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Author Topic: Transaction cut-through  (Read 4592 times)
gmaxwell
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August 26, 2013, 10:17:19 PM
 #1

As an aside from the CoinJoin discussion, it occurred to me that another transaction size optimization is possible with CoinJoin like transactions.

Say there is a collection of related unconfirmed transactions:
(u signifies an unconfirmed output)


             / uI     
A -> uB -> uH  - uJ
       /
     C

D -> uE -\
          uK -> uL       
F -> uG -/


The authors of the earliest unconfirmed transactions could write replacements for their transactions:


A->ul/uj
    /   
   C
 D   
  \   
F->uL 


This transformation is lossless with respect to the final coin ownership, but the intermediate transactions were cut-through. This works even if the original coin ending up in the final outputs came from multiple parties, as they can coinjoin to preserve the final outcome.

Because the replacements are atomic and consume the original inputs this transformation is safe, assuming people in the middle can handle any accounting complications that arise. (E.g. figuring out that their payment really was completed). So you'd want to have a way of signaling "I permit you to conflict this transaction with one that pays its children, if you can figure out how".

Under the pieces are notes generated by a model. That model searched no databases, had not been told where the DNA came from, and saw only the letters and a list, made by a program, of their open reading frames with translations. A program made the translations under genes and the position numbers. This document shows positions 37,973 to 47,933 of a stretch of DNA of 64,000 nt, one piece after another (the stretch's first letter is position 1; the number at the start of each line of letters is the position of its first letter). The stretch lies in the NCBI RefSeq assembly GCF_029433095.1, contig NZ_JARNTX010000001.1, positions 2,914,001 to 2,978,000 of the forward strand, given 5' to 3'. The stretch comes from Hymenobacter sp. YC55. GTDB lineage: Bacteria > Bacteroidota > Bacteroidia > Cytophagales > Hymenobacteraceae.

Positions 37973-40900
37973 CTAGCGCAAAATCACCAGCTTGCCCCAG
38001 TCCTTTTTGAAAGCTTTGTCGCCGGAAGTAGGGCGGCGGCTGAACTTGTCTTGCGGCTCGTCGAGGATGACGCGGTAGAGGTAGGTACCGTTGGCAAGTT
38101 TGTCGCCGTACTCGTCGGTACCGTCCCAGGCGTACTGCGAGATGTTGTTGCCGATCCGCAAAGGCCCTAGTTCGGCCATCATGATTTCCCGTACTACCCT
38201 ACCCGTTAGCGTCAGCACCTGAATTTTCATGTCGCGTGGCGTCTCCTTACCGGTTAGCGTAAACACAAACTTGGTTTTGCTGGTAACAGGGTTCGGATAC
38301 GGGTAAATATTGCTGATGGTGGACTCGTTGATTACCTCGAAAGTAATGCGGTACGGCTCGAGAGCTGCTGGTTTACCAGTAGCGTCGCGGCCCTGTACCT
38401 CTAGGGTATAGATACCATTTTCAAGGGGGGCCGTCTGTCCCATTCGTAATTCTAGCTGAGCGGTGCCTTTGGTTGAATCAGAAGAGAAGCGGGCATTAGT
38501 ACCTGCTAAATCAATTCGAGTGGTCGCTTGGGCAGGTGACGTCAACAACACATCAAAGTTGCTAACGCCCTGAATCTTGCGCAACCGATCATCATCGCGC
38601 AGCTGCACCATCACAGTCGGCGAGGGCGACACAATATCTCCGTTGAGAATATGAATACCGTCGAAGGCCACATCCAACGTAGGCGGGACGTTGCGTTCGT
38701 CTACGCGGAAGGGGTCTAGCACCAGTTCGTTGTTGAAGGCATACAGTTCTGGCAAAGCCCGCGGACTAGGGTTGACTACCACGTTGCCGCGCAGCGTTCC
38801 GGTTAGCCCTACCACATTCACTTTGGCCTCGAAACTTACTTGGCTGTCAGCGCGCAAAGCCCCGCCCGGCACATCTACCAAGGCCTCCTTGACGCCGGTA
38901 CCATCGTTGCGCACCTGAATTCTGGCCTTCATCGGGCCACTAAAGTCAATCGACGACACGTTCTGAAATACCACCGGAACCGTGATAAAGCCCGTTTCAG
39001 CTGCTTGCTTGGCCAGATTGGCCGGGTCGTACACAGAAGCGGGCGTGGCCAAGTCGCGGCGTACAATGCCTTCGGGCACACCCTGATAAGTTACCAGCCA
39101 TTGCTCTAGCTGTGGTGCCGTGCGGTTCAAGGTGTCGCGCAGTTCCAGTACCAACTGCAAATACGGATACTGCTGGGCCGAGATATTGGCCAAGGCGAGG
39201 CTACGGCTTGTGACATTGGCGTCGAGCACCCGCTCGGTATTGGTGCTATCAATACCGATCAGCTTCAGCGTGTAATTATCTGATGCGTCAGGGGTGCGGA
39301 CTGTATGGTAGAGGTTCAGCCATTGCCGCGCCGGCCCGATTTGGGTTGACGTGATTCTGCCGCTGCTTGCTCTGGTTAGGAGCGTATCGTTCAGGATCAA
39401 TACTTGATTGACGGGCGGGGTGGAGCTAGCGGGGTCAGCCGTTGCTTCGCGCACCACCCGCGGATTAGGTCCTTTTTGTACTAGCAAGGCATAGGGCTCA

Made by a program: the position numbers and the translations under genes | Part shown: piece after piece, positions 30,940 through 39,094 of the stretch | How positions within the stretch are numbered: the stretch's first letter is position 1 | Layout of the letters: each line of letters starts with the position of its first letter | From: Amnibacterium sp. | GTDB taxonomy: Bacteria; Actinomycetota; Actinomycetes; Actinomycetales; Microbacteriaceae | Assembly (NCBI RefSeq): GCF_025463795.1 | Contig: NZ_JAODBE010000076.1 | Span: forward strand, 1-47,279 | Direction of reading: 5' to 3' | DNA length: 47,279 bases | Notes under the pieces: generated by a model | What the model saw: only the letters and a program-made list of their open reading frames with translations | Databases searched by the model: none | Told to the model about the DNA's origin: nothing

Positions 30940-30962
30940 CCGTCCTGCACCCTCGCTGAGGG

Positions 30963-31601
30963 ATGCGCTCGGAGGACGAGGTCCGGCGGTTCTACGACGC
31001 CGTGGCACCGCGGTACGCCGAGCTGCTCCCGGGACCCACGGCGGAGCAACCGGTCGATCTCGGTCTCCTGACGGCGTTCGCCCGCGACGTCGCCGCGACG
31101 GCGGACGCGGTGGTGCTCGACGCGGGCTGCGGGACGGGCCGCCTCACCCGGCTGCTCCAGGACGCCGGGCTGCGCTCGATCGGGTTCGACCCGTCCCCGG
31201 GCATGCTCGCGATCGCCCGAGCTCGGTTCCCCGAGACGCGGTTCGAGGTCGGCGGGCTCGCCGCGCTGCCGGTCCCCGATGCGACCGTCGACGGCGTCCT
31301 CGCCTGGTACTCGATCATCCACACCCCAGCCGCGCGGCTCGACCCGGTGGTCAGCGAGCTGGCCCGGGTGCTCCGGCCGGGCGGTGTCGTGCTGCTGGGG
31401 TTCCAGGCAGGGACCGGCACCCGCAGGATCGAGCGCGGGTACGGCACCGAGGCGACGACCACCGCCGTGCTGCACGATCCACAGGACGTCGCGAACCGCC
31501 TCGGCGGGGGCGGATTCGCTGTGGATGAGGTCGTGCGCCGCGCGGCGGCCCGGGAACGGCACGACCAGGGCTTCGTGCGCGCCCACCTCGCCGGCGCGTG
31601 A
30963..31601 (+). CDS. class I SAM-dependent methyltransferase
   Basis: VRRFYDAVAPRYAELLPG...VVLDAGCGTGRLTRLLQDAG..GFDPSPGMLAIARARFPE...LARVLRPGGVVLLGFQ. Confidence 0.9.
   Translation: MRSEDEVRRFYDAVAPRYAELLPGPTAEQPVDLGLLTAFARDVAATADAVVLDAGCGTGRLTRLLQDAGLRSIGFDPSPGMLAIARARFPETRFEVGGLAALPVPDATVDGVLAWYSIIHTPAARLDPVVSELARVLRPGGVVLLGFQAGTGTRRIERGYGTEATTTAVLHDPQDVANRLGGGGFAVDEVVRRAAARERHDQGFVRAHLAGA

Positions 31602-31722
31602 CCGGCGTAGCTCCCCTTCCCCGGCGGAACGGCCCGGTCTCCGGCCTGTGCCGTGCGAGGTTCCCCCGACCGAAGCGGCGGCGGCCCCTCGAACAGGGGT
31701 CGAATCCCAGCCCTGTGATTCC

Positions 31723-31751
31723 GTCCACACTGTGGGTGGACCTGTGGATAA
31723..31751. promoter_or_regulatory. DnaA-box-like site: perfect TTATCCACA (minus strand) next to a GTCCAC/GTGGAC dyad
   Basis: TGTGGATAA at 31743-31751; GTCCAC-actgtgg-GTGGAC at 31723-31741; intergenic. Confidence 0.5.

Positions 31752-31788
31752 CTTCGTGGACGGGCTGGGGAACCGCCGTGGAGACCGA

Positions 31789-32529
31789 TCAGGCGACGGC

Nlocktime could be set in the mild future in order to create time for these kinds of arrangements to be found, and if blocks are found to fast— no harm, the cutthrough doesn't have to happen all the time.

Because people don't currently spend unconfirmed inputs I expect this wouldn't get much compression now, but in the future it might have quite an impact.
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TierNolan